Dern plays Jennifer Fox, a documentary filmmaker who must turn her attention to the story she's spent years repressing, editing, and dismissing — her own childhood. The memories come crashing home when her mother finds an old school assignment where a 13-year-old Jenny had laid out part of the truth: She was "dating" her middle-aged coach, who'd repeatedly sexually assaulted her while framing this as romance. Young Jenny thought she'd put this "relationship" behind her for good, but all she did was move on and deny that she'd gone through anything traumatic. Now, Jenny goes on a difficult quest to confront her past, including her abuser ... but in this all-too-realistic film, there's no such thing as easy catharsis.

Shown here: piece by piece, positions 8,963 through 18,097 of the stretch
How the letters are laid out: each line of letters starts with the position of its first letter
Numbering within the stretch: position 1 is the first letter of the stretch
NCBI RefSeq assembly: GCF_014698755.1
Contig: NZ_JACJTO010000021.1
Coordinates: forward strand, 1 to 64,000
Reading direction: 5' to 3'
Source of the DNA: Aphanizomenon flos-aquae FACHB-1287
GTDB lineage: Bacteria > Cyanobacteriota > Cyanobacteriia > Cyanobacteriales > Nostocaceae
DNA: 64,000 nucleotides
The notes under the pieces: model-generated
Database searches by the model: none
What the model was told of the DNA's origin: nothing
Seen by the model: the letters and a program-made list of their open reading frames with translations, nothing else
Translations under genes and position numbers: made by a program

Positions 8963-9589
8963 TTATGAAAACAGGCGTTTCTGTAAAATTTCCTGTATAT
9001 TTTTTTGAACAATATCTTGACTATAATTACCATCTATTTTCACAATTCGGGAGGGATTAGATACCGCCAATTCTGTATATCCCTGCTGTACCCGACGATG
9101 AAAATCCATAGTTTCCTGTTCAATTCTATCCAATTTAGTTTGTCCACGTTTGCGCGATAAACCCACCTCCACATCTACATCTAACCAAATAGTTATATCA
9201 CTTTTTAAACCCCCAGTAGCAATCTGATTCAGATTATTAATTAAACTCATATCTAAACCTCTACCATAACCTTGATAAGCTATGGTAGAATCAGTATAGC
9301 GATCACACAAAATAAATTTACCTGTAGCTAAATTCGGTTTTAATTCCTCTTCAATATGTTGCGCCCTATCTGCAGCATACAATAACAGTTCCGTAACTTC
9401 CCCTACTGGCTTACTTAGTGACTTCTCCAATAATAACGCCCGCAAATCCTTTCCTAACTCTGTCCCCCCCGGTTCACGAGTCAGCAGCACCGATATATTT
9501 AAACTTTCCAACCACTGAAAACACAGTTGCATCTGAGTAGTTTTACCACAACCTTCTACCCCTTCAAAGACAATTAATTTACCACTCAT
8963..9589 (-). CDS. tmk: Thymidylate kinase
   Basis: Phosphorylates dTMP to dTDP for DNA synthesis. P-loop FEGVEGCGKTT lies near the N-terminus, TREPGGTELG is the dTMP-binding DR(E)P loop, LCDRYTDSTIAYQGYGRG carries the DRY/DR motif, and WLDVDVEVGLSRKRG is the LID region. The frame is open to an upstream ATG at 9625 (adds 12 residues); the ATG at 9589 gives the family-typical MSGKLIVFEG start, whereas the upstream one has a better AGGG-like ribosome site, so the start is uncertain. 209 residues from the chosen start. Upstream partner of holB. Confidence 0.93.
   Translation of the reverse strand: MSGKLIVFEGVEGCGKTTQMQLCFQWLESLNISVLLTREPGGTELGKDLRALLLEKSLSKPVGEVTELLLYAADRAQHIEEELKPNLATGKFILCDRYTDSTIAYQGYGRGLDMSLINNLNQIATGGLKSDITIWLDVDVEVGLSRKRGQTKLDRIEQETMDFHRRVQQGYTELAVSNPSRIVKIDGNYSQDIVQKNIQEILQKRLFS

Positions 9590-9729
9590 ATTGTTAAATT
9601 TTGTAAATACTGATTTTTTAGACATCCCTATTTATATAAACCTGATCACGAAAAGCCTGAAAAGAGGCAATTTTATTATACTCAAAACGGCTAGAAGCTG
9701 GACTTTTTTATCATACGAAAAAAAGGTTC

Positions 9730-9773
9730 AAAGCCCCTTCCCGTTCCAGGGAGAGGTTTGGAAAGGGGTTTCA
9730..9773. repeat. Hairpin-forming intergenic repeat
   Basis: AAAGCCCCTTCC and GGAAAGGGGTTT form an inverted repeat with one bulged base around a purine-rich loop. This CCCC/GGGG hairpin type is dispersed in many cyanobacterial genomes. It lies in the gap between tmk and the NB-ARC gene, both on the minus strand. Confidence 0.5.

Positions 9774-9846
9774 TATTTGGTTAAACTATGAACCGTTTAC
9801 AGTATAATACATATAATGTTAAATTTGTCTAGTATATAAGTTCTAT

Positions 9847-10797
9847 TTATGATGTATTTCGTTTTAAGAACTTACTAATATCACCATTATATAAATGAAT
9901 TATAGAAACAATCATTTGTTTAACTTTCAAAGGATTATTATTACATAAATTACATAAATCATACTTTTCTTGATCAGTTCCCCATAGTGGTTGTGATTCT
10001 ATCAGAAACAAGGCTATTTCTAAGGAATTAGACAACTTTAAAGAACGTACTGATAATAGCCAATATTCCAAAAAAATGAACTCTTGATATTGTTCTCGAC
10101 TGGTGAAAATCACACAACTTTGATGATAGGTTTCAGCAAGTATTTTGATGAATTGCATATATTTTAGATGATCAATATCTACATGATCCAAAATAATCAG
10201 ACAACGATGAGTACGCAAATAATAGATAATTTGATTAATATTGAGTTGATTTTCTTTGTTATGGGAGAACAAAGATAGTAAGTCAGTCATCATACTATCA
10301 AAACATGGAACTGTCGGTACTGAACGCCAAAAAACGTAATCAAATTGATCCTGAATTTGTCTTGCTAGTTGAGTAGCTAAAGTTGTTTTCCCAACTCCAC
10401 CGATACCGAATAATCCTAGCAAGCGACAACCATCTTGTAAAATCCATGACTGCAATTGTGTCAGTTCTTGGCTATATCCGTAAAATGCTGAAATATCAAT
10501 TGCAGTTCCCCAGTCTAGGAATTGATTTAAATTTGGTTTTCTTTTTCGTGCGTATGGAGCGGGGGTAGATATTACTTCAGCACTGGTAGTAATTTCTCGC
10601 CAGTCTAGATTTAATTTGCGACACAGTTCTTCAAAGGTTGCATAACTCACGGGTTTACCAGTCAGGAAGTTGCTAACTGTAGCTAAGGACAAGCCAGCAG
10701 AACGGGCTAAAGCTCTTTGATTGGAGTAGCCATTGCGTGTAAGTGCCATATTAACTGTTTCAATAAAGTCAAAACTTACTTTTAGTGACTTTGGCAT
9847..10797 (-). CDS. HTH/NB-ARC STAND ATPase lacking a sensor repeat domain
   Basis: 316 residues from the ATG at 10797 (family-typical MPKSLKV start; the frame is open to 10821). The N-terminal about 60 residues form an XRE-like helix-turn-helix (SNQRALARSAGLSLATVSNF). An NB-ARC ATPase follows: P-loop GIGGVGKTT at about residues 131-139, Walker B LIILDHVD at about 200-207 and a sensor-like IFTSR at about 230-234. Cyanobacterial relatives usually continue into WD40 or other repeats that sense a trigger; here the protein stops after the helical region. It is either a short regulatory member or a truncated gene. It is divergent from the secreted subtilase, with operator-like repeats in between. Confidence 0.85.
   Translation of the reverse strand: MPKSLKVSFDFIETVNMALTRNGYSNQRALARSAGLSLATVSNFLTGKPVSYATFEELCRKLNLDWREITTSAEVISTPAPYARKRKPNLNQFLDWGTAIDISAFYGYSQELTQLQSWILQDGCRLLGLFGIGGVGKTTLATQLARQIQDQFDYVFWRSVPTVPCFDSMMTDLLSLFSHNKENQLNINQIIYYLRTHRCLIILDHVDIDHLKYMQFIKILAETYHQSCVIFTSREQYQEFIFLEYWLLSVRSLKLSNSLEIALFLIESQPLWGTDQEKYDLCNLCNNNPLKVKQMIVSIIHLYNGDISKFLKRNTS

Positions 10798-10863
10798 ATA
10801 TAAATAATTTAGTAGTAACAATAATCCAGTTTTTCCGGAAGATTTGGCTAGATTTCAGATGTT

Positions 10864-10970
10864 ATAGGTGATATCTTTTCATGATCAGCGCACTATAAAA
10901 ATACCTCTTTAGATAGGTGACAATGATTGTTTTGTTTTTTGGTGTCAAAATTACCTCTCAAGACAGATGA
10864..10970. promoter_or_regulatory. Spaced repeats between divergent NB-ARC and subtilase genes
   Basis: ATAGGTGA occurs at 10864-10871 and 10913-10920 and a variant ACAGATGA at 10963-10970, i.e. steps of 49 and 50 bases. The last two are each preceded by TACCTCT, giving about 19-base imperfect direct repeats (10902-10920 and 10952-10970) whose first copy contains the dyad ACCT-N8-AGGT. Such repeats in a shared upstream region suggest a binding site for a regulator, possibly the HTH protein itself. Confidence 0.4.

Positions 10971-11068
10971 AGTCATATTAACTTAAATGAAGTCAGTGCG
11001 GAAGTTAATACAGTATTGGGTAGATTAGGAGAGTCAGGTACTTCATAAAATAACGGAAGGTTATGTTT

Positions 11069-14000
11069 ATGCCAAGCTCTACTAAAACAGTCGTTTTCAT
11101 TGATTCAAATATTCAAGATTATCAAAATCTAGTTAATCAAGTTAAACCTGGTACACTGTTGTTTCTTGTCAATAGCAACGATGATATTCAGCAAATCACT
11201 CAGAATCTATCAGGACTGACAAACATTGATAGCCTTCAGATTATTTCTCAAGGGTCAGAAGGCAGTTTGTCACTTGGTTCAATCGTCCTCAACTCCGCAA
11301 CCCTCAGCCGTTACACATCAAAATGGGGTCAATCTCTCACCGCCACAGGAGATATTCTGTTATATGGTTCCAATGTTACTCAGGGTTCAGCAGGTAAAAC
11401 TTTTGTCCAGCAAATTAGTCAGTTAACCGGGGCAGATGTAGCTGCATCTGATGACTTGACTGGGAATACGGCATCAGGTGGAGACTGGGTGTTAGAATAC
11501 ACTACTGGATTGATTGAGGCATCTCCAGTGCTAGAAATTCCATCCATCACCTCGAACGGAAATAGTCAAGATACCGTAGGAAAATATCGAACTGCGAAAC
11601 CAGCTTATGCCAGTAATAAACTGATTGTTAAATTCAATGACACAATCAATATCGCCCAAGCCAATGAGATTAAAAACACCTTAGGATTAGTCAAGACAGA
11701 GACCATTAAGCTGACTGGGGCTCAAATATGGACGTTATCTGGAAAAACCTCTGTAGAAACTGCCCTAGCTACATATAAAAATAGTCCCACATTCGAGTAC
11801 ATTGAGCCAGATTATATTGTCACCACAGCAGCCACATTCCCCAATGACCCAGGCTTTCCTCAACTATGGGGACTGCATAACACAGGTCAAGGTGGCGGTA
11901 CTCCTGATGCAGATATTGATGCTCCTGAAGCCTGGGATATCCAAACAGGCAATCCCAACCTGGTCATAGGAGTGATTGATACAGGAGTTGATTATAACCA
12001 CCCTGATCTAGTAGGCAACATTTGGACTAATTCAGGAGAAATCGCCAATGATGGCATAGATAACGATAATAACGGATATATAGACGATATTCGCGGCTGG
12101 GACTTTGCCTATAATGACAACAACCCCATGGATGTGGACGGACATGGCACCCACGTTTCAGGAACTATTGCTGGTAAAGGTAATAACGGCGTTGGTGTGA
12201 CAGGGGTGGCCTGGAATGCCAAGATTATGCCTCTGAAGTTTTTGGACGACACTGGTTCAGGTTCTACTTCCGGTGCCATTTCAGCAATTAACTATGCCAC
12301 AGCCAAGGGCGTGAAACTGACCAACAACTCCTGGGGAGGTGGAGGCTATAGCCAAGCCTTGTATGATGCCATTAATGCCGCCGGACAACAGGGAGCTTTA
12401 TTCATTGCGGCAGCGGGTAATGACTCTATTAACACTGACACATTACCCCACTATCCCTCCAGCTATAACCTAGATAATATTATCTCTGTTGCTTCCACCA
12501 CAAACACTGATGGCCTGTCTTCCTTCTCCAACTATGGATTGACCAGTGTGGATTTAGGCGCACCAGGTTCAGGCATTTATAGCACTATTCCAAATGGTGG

The New Yorker praised the film, saying, "'The Tale' is lit up by a clarifying anger, but it has a stirring, inspiring streak. .... [It's] certainly a hard watch, the kind that trigger warnings were designed for. But it's made for this moment." It's bold and layered, emotionally wrenching and intellectually complex, and Dern helps capture all its complexities.

If you or anyone you know has been a victim of sexual assault, help is available. Visit the Rape, Abuse & Incest National Network website or contact RAINN's National Helpline at 1-800-656-HOPE (4673).

Worst: Fat Man and Little Boy